2 months post op….Riding again!

November 2nd, 2010

I got my cast off finally, just over 2 weeks ago. What a relief! I had to use my crutches to leave the hospital! Very weak at first, but have been gaining strength & flexibility daily. I’ve been having physio 3 X weekly..about an hour each time & the stretches & massage are becoming less painful each visit. I’ve carried on with my gym work (3X a week) & last week in addition to the bike, I got back on the cross trainer too. I started with 3 wedges, worn in the heel of my trainers; my surgeon did not advocate the use of a boot, but straight back into 2 shoes after my cast was removed. I am already down to 2 wedges (’talonettes’ in French)& walking almost normally again…with still just a slight limp. Walking is painful over any distance more than about half a mile; my heel starts to hurt; but this also is getting easier daily. Today I went out for an hour’s bike road on the road & have suffered no ill effects at all; the terrain is quite hilly where we live, so it wasn’t effortless & really got me tired. I’m riding my horse again too: to start with I rode without stirrups as using them put too much pressure on the achilles; but it’s 2 weeks later; & yesterday I successfully attempted some canter work again!My horse is slowly getting fit again with me.

I have my fantastic Hand Free Crutch (http://www.iwalk-free.com/) for sale if anyone’s interested! I spent £300 on it……so; make me a sensible offer. It was the most brilliant piece of kit for continuing my busy life as far as possible, normally. I run a B & B & holiday cottage business in France, so using the iWalk I could cook, serve guests, make beds & even look after my horses; it really did do exactly what it said on the box! I can post this from the UK next week if anyone’s in the market for a top invention. I only used it for a month; it is almost as good as new & I can supply photos as required.

So: I’m carrying on with icing my leg 2 to 4 times daily; stretching & exercising. Hoping to be playing tennis again by the end of Jan! Right now moving house, from the North to the very far South of France. I’m very grateful for my health & hope to have a full recovery from this injury, in due course.

More exercise you can do whilst in a cast….The Gym!

September 16th, 2010

I waited until I’d had my stitches out & my cast changed from the original one, to a lighter weight, resin / fibre cast, before starting back at the gym. Yesterday was my 1st hospital appointment & they took off the original post op cast & I finally got to see my scar, which is only about 2 or 3 inches long & very neat; I was impressed. My surgeon re-cast my lower leg, with the foot in a more natural position; I’d say it’s at 4 O’Clock if my knee is pointing to 12 O’Clock (if that makes sense!). It didn’t feel uncomfortable being re-adjusted up into this position; my old cast had broken down a fair bit & my foot already had quite a lot more movement than I would think was recommended at this stage, so I was glad to have the new protection on to prevent any more over-use. I am a very active person & always prone to doing more than is allowed! I think if I was in a boot, I’d be risking my new achilles! Also, driving home was easier with the more natural position & to celebrate, I swam again in the afternoon. My French surgeon looked rather surprised when I told her I’d been swimming already, several times, but didn’t tell me this was a bad thing, which I took as a good sign to carry on.

So, with my protective latex cast cover, I’ve swum most days & can now do breaststroke using both legs equally & front & back crawl & i’m swimming for around half an hour each time. I then continue, time permitting, with aqua exercise moves from my days as an aqua aerobics teacher….I can highly recommend ”Fantastic Water Workouts” by MaryBeth Pappas Gaines which has been my bible for the last 15 years….you can still buy this book on Amazon & there are dozens of brilliant floating exercises you can use, even with the leg in a cast.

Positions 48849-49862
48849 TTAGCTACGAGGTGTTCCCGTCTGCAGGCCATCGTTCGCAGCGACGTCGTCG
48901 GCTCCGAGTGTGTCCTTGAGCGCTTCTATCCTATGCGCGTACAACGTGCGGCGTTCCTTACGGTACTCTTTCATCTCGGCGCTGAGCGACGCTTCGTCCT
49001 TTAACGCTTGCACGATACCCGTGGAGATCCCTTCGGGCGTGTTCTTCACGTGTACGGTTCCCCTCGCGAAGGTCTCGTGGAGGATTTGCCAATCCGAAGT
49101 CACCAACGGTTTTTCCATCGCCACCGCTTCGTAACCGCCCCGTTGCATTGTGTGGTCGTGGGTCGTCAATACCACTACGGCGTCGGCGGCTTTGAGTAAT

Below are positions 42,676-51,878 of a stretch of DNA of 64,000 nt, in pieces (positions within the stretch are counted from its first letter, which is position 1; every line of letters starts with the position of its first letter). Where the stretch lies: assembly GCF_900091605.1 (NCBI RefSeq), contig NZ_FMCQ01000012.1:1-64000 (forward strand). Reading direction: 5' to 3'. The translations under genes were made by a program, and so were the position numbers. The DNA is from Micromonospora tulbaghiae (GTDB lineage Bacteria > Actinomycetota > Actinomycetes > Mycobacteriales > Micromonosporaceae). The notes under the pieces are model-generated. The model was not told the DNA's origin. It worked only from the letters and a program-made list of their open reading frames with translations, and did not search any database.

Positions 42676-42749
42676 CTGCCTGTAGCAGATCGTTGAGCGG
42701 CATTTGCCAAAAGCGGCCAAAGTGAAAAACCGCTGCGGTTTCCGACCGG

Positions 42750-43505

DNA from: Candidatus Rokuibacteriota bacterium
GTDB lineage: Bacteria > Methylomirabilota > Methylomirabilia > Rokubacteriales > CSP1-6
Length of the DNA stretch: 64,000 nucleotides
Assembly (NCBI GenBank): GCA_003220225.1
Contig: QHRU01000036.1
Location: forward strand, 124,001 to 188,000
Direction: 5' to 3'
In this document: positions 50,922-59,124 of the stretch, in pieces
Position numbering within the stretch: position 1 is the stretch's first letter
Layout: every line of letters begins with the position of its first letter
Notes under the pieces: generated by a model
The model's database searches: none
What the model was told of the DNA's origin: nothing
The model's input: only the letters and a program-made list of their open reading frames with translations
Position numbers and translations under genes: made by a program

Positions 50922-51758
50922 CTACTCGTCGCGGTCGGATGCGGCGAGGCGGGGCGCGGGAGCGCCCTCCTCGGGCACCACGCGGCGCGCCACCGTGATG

So; today I ventured back into the gym: on my crutches & with my one training shoe on the right foot. I got a few funny looks & had to give my ‘Je me suis cassé le tendon d’Achille’ explanation a couple of times, but mostly I was left in peace. I didn’t try the stationary bike, although I will try it tomorrow…..but I managed to do plenty of upper body work, with free weights & weight machines, stomach & core work & also legs (hamstring curls, with most of the emphasis on the good leg), inner & outer thigh squeezes & quadricep leg extensions & then a good stretch out afterwards, obviously being careful to moderate any stretches which could have pulled on the AT.

I felt hugely encouraged after this session, which only lasted about half an hour, but left me feeling invigorated. I did have to have a lie down on the sofa this afternoon! I read Tom’s blog on exercise just before writing this & just wanted other sufferers to realise that life doesn’t have to be on hold while you are recovering: you can keep the rest of your body strong & gradually move onto cardio, once you can ride a bike as well.

If you have never used a gym before & the whole idea intimidates you, then get in a pool instead….swimming feels wonderful & I never want to get out as once back on land, I’m heavy & cumbersome on my crutches again. But not for much longer! As my cast is going to be on for another month (my surgeon looked blank when I suggested ‘une botte’ & just asked me to bring training shoes & heel inserts with me in a month’s time for my next visit: she gave me a prescription for the heel inserts from the pharmacy), I decided to buy the iWalk Free Hands Free Crutch which was ordered from the UK yesterday. My crutches are my biggest woe; they hurt my hands, my arms are bruised & they are so tempting to ignore & hobble instead, short distances indoors, which I’ve expressly been told by the surgeon, NOT to do. Hopefully when my husband returns from the UK to France tomorrow, he’ll have the new ‘peg leg’ with him; I’m VERY excited about this! Watch this space for an update once I’m using it!If it weren’t for this site, I wouldn’t even know of it’s existence.